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Monadnock Mountain

Length: 4.6 miles out-and-back

Difficulty (click for info): Moderate

Elevation Gain: 2120 feet

Rating (click for info): 8/10

Elevation: 3137'

Prominence: 1522'

Driving Directions:
Trailhead and parking area are on Rt. 102 in Lemington, VT. Drive west on Rt. 26 (Bridge Street) from the center of Colebrook. Cross the bridge over the Connecticut River and the state line. Turn left on Rt. 102 and immediately pull off to the left into a space for several cars to park at the riverside. Click here for a Google map.

About the Hike:
Monadnock is a name for mountains that stand completely alone. The monadnock everyone knows is the Mt. Monadnock in southwestern New Hampshire, but the second Monadnock Mountain is located in the Northern Kingdom of Vermont. Despite being across the state line, it has an association with Great North Woods hiking because of its looming presence over the town of Colebrook. Its nicely refurbished fire tower provides a stunning panorama of a region with not many maintained hiking trails. The hike to the top utilizes the old jeep road to the fire tower, as many tower trails do. This makes for a steady grind of a hike to surmount the respectable elevation difference from the Connecticut River to the summit. Difficulties with trailhead location has kept it from major notoriety, but it is easy enough to find if you know where to go.

From the parking area, look across the street to the white house (#6291 River Road). The house has a loop driveway with two entrances. Walk up to the left entrance and follow the edge of the trees between this house and the next one over. Walk along the edge of the lawn to the area behind the house, where you will see a clear road forking left into the woods. Follow this road as it crosses a wide and shallow brook and then transitions into a forest of tall pines. The trail, though unmarked, is a wide woods road with a clear foot track. 0.15 miles past the brook crossing, the road meanders up a grassy switchback and angles up the hillside at a gentle pace. In 0.3 miles, the trail swings left uphill and becomes steeper and rockier, soon passing where an older version of the trail came in from the right. A new arrow sign has been placed to divert away from this on the way back down. In another 0.15 miles, the trail approaches a pleasant brook and follows its bank for a distance. It edges along a little gorge, then passes by a small cascade. Some muddy ground spills over the road after this point and the route fades into just an average mountain footpath, now marked regularly with yellow wooden blazes. After 0.2 miles along the brook, the trail crosses over a mossy ledge in the bed on a long wooden bridge. The trail continues to follow it closely on the other side, climbing at an increasing grade through the open woods up the brook valley. Soon it pulls out of sight from the brook, but continues to parallel it. It climbs higher up, transitioning into darker evergreens while plodding over a stony surface. After a steady half mile ascent, the trail swings to the right, climbs 0.1 miles, then turns back to the left and weaves across more mellow terrain. It leads along a bit of a plateau for 0.35 miles in enchanting northern forest, then resumes climbing up the summit cone. The trail zig-zags upward through sparce conifers for 0.3 miles, leveling out and arriving at the summit.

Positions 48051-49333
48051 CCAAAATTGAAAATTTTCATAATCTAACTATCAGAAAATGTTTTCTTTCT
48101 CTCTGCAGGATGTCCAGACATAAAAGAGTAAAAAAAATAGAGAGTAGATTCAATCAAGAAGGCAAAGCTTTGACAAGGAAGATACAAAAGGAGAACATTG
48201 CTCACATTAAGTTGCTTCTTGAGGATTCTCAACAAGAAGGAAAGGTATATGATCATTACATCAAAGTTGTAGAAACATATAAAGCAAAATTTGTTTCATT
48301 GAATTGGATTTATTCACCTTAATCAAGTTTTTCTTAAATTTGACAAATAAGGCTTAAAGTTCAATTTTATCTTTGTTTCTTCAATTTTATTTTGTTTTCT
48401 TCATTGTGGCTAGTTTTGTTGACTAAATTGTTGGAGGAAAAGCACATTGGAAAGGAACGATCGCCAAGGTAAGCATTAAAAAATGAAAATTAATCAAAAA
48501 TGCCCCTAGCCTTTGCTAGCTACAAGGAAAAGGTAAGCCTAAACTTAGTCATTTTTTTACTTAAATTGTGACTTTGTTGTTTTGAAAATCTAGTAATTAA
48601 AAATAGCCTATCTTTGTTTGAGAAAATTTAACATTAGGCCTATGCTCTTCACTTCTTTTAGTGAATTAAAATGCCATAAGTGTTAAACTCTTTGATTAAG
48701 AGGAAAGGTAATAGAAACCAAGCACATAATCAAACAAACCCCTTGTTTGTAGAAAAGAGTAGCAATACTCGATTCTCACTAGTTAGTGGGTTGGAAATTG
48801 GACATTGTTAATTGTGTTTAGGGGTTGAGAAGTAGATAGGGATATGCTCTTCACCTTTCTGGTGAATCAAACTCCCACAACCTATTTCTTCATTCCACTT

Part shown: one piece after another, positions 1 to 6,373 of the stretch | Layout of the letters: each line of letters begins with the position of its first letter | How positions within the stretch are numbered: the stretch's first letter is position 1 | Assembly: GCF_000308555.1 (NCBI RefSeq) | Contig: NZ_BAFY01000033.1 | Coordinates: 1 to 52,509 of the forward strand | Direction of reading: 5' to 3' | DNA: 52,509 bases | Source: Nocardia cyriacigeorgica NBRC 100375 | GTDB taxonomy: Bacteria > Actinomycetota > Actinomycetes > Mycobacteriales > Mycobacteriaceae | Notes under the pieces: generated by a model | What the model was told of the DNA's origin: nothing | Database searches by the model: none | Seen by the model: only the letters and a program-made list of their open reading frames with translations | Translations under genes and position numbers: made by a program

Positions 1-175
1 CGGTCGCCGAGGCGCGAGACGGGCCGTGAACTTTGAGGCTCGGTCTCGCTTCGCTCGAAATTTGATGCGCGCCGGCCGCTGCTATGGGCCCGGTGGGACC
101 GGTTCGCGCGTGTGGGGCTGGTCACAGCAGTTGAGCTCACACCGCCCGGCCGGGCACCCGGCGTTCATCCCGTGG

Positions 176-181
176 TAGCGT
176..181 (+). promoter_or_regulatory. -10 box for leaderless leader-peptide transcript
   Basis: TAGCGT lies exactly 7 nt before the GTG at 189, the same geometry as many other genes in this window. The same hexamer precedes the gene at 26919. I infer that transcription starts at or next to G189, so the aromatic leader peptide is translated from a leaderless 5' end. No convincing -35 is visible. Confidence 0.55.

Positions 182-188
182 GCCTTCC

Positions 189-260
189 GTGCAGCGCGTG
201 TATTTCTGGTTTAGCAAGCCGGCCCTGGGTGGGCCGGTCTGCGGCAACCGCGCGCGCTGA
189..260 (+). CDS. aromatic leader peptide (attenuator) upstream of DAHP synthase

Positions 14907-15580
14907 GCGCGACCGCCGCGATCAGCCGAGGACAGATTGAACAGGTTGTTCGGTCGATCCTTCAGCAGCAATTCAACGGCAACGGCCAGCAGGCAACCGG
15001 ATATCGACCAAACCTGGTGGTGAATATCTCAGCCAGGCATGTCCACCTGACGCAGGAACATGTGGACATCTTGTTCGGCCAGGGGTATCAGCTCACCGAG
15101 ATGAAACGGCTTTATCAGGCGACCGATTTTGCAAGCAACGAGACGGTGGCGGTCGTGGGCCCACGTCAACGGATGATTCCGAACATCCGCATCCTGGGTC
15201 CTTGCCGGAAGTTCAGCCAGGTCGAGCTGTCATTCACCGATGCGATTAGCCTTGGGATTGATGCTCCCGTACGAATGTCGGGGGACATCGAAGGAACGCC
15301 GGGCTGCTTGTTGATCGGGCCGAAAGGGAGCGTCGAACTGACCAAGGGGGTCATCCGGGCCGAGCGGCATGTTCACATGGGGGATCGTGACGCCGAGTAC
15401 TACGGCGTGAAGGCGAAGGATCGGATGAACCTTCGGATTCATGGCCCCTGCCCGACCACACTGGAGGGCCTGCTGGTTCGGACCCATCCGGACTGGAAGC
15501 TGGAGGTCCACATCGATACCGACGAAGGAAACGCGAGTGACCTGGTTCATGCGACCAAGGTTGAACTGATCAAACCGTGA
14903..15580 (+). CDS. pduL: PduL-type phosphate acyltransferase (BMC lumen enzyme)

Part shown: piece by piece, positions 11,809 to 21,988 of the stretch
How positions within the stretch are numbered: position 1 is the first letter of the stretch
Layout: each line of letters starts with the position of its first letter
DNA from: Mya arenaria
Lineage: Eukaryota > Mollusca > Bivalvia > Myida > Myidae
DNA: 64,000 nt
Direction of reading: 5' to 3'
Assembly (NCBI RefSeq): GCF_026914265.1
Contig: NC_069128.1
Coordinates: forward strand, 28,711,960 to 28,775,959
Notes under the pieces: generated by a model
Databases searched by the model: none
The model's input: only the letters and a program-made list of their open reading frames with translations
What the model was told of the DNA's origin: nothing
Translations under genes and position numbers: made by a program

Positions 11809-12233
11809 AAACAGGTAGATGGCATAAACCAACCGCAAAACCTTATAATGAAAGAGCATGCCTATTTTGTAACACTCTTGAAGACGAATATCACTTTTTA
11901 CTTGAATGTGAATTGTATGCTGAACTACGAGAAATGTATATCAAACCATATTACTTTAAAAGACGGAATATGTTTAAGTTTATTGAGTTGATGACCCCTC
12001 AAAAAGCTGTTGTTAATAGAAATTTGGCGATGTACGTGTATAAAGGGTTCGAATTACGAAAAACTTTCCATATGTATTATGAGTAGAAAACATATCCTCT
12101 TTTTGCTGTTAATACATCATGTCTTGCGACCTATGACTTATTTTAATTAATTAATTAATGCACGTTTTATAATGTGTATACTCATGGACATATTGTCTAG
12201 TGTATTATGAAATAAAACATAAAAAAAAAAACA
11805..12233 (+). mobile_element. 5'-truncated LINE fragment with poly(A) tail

The tower looms high overhead the summit clearing. A sign designates the summit elevation, while beaten paths lead to a camp clearing and a stone chimney buried in dense brush. Nothing can be seen from the ground level, so you must climb the six flights of stairs into the enclosed tower cab, lifted 80 feet over the mountaintop. The windowpanes have been removed, so on breezy days, the draft pierces through the structure. Looking out the frame, to the north, the view gazes upslope over the infant Connecticut River Valley toward Canada, where another serious monadnock, Mont Megantic, is seen in the distance. Some of the Boundary Range is in view as well. Off to the northeast are some of the peaks in the vast logging wilderness, including Stub Hill, highpoint of the Connecticut Lakes Region, and Magalloway Mountain. Some peaks in Maine can be noticed in the distance. To the east, a long chain of rolling hills with obscure names leads to a prominent gash carved into the landscape; Dixville Notch. Route 26 can be seen pointing straight into it. In the distance lie Maine's Elephant and Old Blue Mountains. On the other side of the notch are the big mountains that house a huge wind farm - Dixville Peak and Mt. Kelsey. To the right of the turbines, you can see distant Mahoosuc 4000-footer Old Speck Mountain. The nearer peaks continue into the remote Nash Stream Forest, starting with Muise Mountain. Behind a warm and pastoral vista of open spaces and river lies the Stratford Range on the left, with Mt. Washington visible over the top, and disconnected Savage and Teapot Mountains on the right. On either side of these twin peaks, the view stretches south to the central White Mountains. The Southern Presidentials, the Willey Range, the Twin Range, and Mt. Carrigain are seen on the left side, while the Franconia Range, Kinsman Range, and Mt. Moosilauke are seen on the right. More to the southwest, the view crosses over into Vermont, where East Mountain is a prominent feature with its large crowning structure. Further over to the west, the spine of the Green Mountains stretches across the horizon from Camels Hump past Mt. Mansfield to the Jay Peaks. To the northwest are a multitude of unfamiliar summits in Quebec.


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